Alicia Ault

November 04, 2016

CHICAGO — For patients undergoing noncardiac surgery, rates of death, stroke, and myocardial injury are reduced when angiotensin-converting-enzyme (ACE) inhibitors and angiotensin II receptor blockers (ARBs) are discontinued 24 hours before the procedure, according to new research.

"We believe clinicians should consider withholding ACE inhibitors and ARBs in major noncardiac surgery patients in the 24 hours before surgery," said investigator Pavel Roshanov, MD, an internal medicine resident at McMaster University in Hamilton, Ontario, Canada.

Results from VISION — the Vascular Events in Noncardiac Surgery Patients Cohort Evaluation — were presented here at Anesthesiology 2016 from the American Society of Anesthesiologists, and published online simultaneously.

ACE inhibitors and ARBs are both known to cause hypotension during anesthesia, but it has not been determined whether they lead to adverse outcomes.

VISION involved 14,687 patients 45 years and older who were undergoing inpatient noncardiac surgery. The study was conducted at 12 centers in eight countries in Asia, Australia, Europe, and North and South America from 2007 to 2011.

The 30-day primary outcome was a composite of death from any cause; myocardial injury after noncardiac surgery, indicated by any peak non-high-sensitivity cardiac troponin T level of at least 0.03 ng/mL resulting from myocardial ischemia; and stroke.

Of the 4802 patients taking ACE inhibitors or ARBs, 1245 (26%) stopped 24 hours before surgery and 3551 (74%) did not.

The composite end point was met by 150 patients who stopped taking their medications and by 459 of those who continued (12.0% vs 12.9%).

Patients who stopped medications were less likely than those who did not to meet the composite outcome (adjusted relative risk [aRR], 0.82; 95% confidence interval [CI], 0.70 - 0.96; P = .01).

Those who stopped were also at lower risk for intraoperative hypotension than those who did not (aRR, 0.80; 95% CI, 0.72 - 0.93; P < .001).

Patients with intraoperative hypotension were more likely to meet the composite outcome than those without (aRR, 1.23; 95% CI, 1.03 - 1.47; P = .03), as were those with postoperative hypotension (aRR, 2.01; 95% CI, 1.72 - 2.33; P < .001).

The findings confirm that hypotension is predictive of injury, Dr Roshanov reported.

Unclear Why Meds Stopped

Almost 7000 patients were taking one or more antihypertensives in the week before their procedure. In fact, about 60% the patients were taking one medication, about 31% were taking two, and about 9% were taking three or more.

It is not clear in all cases why patients stopped or continued taking their medications before surgery. And for those taking multiple therapies, usually just a single antihypertensive was stopped.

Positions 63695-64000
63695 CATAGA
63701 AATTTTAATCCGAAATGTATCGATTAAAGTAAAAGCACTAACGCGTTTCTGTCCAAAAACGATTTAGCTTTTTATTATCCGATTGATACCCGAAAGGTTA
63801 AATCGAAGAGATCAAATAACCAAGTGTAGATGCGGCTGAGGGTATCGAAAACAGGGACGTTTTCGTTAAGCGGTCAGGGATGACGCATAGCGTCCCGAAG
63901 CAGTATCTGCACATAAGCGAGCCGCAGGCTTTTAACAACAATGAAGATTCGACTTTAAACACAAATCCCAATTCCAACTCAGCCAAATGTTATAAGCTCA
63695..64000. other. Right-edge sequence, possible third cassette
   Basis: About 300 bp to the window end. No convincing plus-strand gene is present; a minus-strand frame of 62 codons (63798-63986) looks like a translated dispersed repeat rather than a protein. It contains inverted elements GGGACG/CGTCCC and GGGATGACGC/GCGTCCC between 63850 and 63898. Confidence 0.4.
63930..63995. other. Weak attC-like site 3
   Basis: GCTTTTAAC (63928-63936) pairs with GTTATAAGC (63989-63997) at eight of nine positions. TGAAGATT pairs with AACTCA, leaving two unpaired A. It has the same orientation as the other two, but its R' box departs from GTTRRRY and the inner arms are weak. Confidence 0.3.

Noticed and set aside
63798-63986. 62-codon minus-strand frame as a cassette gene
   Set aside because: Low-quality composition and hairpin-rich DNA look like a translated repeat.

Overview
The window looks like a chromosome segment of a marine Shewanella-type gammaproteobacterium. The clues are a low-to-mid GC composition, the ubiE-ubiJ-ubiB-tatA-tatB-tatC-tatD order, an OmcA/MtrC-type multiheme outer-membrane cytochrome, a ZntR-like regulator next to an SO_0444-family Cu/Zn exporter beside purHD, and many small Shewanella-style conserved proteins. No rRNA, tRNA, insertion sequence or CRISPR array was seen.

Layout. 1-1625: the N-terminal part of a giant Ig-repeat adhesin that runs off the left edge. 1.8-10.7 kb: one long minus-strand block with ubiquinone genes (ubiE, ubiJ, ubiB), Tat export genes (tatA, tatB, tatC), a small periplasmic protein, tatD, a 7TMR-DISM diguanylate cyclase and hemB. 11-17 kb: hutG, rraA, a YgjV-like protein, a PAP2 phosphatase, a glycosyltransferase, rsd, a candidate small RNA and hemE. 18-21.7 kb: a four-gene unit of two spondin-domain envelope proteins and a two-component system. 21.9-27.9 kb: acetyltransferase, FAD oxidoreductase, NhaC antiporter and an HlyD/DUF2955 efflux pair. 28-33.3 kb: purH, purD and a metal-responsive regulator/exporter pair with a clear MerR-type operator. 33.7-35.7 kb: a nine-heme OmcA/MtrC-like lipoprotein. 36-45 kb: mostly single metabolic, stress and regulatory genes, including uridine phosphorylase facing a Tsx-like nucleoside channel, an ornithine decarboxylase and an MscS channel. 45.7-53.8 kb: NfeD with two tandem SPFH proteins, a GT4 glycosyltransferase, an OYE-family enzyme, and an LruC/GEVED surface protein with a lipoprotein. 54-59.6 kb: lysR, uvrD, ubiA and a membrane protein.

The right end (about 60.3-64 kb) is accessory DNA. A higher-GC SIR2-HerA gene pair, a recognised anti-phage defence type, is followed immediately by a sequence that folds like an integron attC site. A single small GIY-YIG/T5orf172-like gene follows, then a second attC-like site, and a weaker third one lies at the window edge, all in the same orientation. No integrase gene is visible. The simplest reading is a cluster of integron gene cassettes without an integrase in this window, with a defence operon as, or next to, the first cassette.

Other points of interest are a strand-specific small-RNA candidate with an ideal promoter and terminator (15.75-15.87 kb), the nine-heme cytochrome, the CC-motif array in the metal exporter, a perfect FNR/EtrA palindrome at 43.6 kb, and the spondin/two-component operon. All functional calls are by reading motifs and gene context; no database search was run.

Patients who stopped their medications were less likely than those who continued to have very high preoperative blood pressure, less likely to undergo major urogenital surgery, and more likely to undergo major general and urgent or emergency surgery.

It is likely that many of the patients made their own decisions about whether to stop or continue their medications, Dr Roshanov told Medscape Medical News.

Demographic, clinical, or surgical information explaining the discontinuation was available for only 0.62% of the patients. The most common reason for stopping was the center's practice pattern, accounting for 6%.

Among countries, rates of discontinuation ranged 9% to 44%. The differences seem to reflect "local variation in practitioner preference," Dr Roshanov said.

More Guidelines Needed?

This wide variation might be an indication that physicians need concrete guidance on when to withhold medications. "I do think that guideline development committees should re-evaluate this question in light of new evidence," said Dr Roshanov.

In fact, on the basis of the VISION findings, guidelines on perioperative management issued by the Canadian Cardiovascular Society now suggest withholding ACE inhibitors and ARBs, he reported.

Continuing these medications does cause hypotension and does worsen outcomes.

These results "show that continuing these medications does cause hypotension and does worsen outcomes," said Daniel Sessler, MD, Michael Cudahy Professor and chair of the Department of Outcomes Research at the Cleveland Clinic.

He said he sees no need for more committee work. Now that these results are available, "we can give more accurate and specific guidance," he explained. Patients "should stop the medication 1 day before surgery."

Even more definitive data might be on the way. The VISION investigators plan to repeat their analysis to evaluate renal outcomes. "If the signal remains consistent, I think it's worthwhile to consider conducting a full randomized controlled trial," Dr Roshanov said.

Roche Diagnostics provided funding and provided the troponin assays used in the study. Dr Roshanov and Dr Sessler have disclosed no relevant financial relationships. P.J. Devereaux, MD, PhD, principal investigator of VISION from McMaster University, reports receiving research funding from Roche Diagnostics and Abbott Diagnostics.

Anesthesiology 2016 from the American Society of Anesthesiologists. Presented October 23, 2016.


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